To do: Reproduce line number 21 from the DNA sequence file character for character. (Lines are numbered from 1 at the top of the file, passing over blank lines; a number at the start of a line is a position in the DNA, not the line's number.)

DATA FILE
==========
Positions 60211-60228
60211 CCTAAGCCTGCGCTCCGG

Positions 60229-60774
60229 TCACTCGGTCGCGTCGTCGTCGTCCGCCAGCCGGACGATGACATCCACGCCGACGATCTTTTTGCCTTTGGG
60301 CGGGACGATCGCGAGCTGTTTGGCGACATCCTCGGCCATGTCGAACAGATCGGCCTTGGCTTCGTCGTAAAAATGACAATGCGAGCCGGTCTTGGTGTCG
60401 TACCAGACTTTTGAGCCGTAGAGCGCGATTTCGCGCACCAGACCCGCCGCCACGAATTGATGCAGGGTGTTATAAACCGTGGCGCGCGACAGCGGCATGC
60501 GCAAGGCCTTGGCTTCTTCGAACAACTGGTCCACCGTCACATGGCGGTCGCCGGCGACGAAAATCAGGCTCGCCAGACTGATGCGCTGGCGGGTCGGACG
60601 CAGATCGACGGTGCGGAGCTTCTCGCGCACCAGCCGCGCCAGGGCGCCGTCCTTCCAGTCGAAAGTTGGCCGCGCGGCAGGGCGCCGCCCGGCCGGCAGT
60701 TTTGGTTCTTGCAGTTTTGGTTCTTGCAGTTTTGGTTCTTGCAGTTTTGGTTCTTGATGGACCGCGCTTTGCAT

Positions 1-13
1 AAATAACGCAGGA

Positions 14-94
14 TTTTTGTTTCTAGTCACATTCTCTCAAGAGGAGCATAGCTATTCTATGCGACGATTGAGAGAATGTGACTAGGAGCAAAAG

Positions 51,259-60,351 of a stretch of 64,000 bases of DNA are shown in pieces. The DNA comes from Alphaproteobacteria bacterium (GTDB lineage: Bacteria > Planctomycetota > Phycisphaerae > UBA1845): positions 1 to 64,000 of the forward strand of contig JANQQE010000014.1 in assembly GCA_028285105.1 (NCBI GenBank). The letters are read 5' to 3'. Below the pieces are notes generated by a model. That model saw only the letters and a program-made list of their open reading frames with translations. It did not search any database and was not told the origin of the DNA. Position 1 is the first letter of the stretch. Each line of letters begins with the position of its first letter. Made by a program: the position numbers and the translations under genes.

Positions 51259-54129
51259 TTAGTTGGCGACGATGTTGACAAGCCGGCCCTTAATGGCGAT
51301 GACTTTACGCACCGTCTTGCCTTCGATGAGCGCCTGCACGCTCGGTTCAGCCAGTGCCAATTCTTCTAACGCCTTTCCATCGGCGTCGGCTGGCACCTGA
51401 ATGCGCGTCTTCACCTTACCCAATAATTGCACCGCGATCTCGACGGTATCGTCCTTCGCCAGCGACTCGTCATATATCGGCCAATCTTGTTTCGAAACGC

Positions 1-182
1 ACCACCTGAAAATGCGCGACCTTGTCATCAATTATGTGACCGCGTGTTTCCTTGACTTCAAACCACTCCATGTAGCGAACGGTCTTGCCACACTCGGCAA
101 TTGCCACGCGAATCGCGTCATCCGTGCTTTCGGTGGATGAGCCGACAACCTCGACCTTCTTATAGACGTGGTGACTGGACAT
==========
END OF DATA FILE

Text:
101 TTGCCACGCGAATCGCGTCATCCGTGCTTTCGGTGGATGAGCCGACAACCTCGACCTTCTTATAGACGTGGTGACTGGACAT